Thursday, 29 June 2017

Keeping busy

Looks like being a lean year on the rallying front; the next event is the Ryedale Rally but as I’m already committed to a cycling trip in Devon, that won’t be happening for me. The next event was due to be the Baja GB in June, the only combined car/bike event in the UK and a road book event too. Unfortunately Natural Resources Wales (aka The Forestry Commission) imposed a load of extra costs and restrictions on the car side, which of course impacted on us as they provide a lot of the infrastructure, marshals etc. It was then hoped to run a bike only event as an alternative but this too fell foul of the restrictions imposed by “The Forestry”. So at the moment no confirmed navigation rallies in the UK this year.

On the good news front, I have already booked my slot on the 2018 Tour of Portugal, although the news of the forest fires and resulting fatalities only 60km from Pampilhosa da Sera was a shock. We have heard from Rui the Portuguese organiser and all concerned with the event are safe and well, it would appear that the affected area includes part of the course from day one of the 2006 Tour so a bit close for comfort.

In the meanwhile I’ve been keeping my hand in my doing survey work for the Trail Riders Fellowship (TRF) specifically surveying the green roads of the Peak District. A couple of weeks ago I drove to the Peaks, parking up near Ilam in Dove Dale only for the bike to be reluctant to start so I ended up having to jump start it off the van. It then ran fine for the next five, very wet hours and I was able to ride and survey ten green roads, until it died on me completely! 


A long wait for the RAC ensued in a cold, wet and exposed lay by in the middle of nowhere. When a patrol eventually turned up he agreed it needed recovery and when he discovered I only needed to be recovered about ten miles to my van, he offered to drive me there so I could return and recover the bike myself… a far more practical solution than another long wait for a recovery vehicle. Upon arriving back home it quickly became evident that the left hand kill switch was shorting on the handlebar. I had been concerned about this as the back of the switchgear is exposed, so had specifically covered the bar with insulating tape. I expected to find the tape damaged but no, for reasons I still can’t explain it had decided to short out through the plastic tape?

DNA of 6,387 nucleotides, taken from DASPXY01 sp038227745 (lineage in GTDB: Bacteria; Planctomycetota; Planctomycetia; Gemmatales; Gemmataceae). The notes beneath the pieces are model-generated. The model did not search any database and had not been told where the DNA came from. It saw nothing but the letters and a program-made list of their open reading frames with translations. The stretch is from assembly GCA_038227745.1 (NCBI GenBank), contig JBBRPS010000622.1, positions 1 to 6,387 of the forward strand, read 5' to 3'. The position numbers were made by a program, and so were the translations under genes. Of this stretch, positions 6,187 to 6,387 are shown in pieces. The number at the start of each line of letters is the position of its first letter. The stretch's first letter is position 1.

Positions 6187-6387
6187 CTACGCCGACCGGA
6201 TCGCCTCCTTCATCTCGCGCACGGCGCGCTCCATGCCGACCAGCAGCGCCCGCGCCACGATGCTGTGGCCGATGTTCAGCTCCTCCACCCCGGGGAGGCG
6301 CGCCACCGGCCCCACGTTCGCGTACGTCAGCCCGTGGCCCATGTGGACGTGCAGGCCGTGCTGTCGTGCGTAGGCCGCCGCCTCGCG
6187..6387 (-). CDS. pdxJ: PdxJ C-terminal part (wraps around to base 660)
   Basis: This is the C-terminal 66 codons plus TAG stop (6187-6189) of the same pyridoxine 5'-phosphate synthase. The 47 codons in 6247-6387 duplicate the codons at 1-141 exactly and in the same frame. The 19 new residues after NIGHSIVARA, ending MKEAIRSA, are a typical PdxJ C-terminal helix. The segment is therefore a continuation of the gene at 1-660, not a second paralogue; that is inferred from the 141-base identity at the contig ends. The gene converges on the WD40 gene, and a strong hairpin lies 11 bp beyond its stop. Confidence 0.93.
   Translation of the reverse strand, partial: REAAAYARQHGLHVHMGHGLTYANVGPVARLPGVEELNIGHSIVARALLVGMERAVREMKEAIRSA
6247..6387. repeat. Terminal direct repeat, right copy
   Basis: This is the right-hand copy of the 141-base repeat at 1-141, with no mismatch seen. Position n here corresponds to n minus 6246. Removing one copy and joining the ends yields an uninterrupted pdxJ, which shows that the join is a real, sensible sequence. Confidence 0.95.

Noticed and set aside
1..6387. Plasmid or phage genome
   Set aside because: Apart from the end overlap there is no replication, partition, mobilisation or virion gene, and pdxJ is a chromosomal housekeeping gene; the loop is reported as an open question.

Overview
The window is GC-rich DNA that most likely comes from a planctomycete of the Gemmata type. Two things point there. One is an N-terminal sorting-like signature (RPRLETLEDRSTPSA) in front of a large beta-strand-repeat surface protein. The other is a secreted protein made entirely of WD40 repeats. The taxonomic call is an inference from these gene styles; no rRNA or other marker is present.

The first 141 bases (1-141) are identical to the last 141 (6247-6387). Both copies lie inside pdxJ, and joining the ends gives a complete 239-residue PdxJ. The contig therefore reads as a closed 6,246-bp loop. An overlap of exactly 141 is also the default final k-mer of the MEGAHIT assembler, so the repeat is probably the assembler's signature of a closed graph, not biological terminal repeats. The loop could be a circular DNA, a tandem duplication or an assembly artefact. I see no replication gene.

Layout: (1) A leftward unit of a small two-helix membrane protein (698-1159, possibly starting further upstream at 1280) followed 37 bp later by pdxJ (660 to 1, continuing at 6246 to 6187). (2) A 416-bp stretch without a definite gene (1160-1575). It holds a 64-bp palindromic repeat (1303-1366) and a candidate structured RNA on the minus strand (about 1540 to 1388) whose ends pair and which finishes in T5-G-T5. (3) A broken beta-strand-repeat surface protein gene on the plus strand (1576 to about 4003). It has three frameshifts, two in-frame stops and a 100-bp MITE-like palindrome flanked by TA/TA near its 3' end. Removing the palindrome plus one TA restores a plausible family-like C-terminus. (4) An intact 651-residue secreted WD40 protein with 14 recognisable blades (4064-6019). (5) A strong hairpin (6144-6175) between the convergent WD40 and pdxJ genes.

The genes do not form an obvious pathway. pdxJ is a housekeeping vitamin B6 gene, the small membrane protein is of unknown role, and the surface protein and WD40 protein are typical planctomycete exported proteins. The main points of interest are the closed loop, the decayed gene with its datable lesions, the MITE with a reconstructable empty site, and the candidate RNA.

In any case a quick fix and the following Saturday I was back in the same lay-by a few miles outside Buxton as I had identified it as a good parking spot. This time the bike ran faultlessly and the sun shone! I was able to stay out for seven and a half hours and rode thirty five green roads in total and completed surveys of thirty. This was because two I had done before and they just happened to be on my route and three that fall just outside the Park Boundary but again they were conveniently on route.



Next on the agenda was a road book training event in the Cotswolds, a chance to keep the navigation skills sharp. Seven of us turned up at Seven Springs near Cheltenham and enjoyed a fantastic day out. The road book was excellent; the trails good to ride (if a little overgrown in places) and the weather was mostly kind to us! We had the odd shower during the day and the last few miles on the road to the start/finish were a bit wet but nothing too serious. Everyone had a good time and nobody got (too) lost, a big thanks to Burt and Jonny for putting on a great day.



It also inspired me to get planning on my own road book training routes and my Hertfordshire route is in the final stages of preparation having secured help from the KTM Centre in Hemel Hempstead to act as the start/finish and provide the coffee! Here's a shot of work in progress....



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